The final tallies of Tuesday’s primary election won’t be known for days, and possibly weeks, because of an unprecedented request for mail-in ballots—which will not begin to be counted until Thursday. That said, while many races remain in question after the polls closed last night, some key Maryland races have already been called.
Far-right state delegate Dan Cox—who tweeted “Pence is a traitor” during the January 6 insurrection and received twice-impeached former President Donald Trump’s endorsement—handily won the Republican primary for governor. In the Democratic primary, the vote remains too close to call, but first-time candidate, nonprofit executive, and author Wes Moore currently leads Tom Perez, the former U.S. Secretary of Labor, 36.84 percent to 27.25 percent.
In the bid for the Democratic nomination for attorney general, Prince George’s congressman Anthony Brown, who leads 60 to 40 percent, defeated former Baltimore judge Katie Curran O’Malley. Brown, as did Curran O’Malley, pledged to protect abortion rights in Maryland in the wake of the overturning of Roe v. Wade.
“I’m ecstatic,” Brown told The Washington Post early Wednesday morning. “We were in it for the long haul. We knew it was a competitive race. I was confident we were going to be successful and quite frankly I’m pleasantly surprised that some of the outlets have called this so soon.”
Michael Peroutka, a former Anne Arundel County Council member and an attorney, appears to have captured the GOP nomination.
In the race for Maryland comptroller, former Baltimore City state delegate Brooke Lierman was projected as the Democratic nominee with 63.9 percent of the vote. “I am looking forward to continuing to meet with Marylanders in every corner of the state,” Lierman tweeted Tuesday night after the race had been called. “Together, we can reimagine what the Comptroller’s office can do to support families, strengthen public schools, empower small businesses, and build a better Maryland for all.”
On the Republican side, respected former Harford County Executive Barry Glassman ran unopposed.
In the controversial, heated, and most anticipated race in Baltimore City, defense attorney and former prosecutor Ivan Bates currently leads incumbent City State’s Attorney Marilyn Mosby, 41 percent to 32.4 percent, a margin of roughly 4,100 votes. Thiru Vignarajah, who also ran against Mosby and Bates in 2018, sits third with 26.6 percent. Mosby faces a federal trial for perjury and mortgage fraud. Vignarajah has come under scrutiny after a number of former staffers accused him of abuse when he was at the Baltimore state’s attorney’s office.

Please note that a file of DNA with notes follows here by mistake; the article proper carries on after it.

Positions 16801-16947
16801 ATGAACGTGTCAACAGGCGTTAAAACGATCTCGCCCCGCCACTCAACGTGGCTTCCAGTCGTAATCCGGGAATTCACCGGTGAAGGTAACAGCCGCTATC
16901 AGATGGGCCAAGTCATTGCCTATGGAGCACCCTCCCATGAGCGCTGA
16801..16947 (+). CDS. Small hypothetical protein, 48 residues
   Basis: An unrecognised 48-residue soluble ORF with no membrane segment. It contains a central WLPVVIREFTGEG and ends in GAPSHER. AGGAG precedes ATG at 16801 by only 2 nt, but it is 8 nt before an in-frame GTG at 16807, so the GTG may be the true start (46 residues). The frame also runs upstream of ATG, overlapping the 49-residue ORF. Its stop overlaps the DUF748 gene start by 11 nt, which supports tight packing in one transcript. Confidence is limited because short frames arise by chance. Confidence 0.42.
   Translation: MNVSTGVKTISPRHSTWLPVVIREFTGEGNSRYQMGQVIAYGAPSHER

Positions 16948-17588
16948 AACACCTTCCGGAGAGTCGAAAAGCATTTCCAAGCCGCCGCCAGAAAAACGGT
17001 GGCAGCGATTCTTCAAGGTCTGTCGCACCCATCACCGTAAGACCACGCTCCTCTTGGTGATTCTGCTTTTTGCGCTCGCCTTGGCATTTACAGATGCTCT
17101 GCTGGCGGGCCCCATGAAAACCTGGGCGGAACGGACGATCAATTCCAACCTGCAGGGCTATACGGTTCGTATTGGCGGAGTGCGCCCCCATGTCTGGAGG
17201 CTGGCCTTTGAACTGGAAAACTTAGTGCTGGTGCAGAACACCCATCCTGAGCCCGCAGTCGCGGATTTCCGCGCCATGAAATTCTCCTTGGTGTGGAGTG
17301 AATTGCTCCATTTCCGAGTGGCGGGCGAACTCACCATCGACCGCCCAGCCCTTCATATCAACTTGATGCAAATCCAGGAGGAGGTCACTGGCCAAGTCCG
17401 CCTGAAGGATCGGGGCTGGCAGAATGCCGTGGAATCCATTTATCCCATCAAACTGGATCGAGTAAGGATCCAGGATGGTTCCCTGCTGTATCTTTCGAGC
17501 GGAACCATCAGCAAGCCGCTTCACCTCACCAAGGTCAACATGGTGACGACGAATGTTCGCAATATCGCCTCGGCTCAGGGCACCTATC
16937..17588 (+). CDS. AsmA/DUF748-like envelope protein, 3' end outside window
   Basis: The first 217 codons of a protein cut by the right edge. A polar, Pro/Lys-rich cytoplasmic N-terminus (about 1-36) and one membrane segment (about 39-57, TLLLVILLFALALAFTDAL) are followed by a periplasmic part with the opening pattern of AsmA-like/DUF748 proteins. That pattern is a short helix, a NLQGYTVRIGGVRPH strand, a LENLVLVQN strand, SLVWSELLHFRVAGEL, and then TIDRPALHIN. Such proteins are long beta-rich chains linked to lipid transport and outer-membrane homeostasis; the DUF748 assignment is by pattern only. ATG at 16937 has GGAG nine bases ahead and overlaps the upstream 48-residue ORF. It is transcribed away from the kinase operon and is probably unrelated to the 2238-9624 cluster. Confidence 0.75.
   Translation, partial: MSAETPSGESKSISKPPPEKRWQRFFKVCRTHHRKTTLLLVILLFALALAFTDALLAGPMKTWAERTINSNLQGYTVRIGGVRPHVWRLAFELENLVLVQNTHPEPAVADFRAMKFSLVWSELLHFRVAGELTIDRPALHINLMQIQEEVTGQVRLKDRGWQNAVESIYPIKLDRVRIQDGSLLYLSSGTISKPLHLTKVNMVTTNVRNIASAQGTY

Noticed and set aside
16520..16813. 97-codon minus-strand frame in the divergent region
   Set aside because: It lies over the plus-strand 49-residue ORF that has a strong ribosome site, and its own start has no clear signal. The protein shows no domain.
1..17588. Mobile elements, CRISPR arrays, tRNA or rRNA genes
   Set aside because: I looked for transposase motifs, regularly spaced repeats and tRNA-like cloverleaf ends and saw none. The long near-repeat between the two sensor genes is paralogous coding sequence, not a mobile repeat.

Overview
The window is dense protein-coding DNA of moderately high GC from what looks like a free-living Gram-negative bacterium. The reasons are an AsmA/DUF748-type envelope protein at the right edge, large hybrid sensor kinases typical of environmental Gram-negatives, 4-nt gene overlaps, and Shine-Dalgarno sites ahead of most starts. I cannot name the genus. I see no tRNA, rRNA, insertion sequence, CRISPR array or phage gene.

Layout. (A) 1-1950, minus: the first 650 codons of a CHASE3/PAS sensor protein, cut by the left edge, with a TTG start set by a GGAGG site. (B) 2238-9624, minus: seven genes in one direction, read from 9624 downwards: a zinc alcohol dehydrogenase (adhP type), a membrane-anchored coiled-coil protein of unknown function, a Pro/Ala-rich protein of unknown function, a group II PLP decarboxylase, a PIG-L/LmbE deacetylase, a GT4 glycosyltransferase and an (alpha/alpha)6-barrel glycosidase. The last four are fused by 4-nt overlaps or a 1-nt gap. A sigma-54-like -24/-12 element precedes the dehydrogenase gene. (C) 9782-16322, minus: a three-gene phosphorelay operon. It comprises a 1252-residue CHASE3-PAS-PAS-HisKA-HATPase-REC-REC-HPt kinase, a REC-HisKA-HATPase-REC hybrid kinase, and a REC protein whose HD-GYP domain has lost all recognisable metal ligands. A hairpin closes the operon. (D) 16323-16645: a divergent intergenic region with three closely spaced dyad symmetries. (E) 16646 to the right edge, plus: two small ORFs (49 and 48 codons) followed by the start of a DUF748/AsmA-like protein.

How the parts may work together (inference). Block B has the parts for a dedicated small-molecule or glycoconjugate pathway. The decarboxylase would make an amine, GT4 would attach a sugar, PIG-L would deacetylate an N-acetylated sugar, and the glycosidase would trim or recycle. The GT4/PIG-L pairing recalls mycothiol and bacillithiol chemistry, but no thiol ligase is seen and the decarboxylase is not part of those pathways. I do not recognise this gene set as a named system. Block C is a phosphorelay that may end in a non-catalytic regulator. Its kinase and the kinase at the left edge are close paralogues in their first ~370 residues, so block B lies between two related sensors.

In another closely watched citywide race for sheriff, challenger Sam Cogen leads 33-year incumbent John Anderson by less than 200 votes, 50.2 percent to 49.8 percent.
In other notable races: U.S. Senator Chris Van Hollen, who suffered a minor stroke in May, captured more than 77 percent of the Democratic primary vote. Perennial candidate Chris Chaffee currently leads the GOP field. In U.S. House primary races, Democratic incumbents Dutch Ruppersberger, John Sarbanes, Steny Hoyer, Kweise Mfume, David Trone, and Jaime Raskin all easily won. Republican U.S. Rep. Andy Harris ran unopposed in District 1, where he’ll face Democratic challenger Heather Mizeur, in a compelling, sharply drawn match-up. In the District 4 Democratic primary, former Prince George’s State’s Attorney Glenn Ivey defeated former congresswoman Donna Edwards in a high-profile race to replace outgoing Anthony Brown.
In Baltimore County’s race for top prosecutor, challenger Robbie Leonard holds a slight 50.9 percent to 49.1 percent lead over incumbent Scott Shellenberger, who seeks a fifth term. For Baltimore County Executive, incumbent John Olszewski Jr. cruised to an easy victory in his Democratic primary, while candidate Pat McDonough, a former state delegate charged this summer with stealing an opponent’s campaign sign, won the GOP nomination.
Maryland is the only state that prohibits election officials from processing ballots before polls close—a pre-COVID restriction that snapped back in place after it was lifted for the 2020 election—which will cause the delay in the final tallies.
At least 20,000 mail-in ballots in the city had been returned as polls opened Tuesday morning, The Baltimore Sun reported. However, those ballots will not begin to be counted until Thursday. This past session, state legislators passed a bill to permit the counting of mail-in ballots ahead of primary day, but Gov. Larry Hogan vetoed the measure. As of Saturday, according to The Washington Post, more than 177,000 mail-in ballots had been returned statewide—with more than double that still out.
Stay tuned—how many ultimately were returned in time to be counted remains to be seen.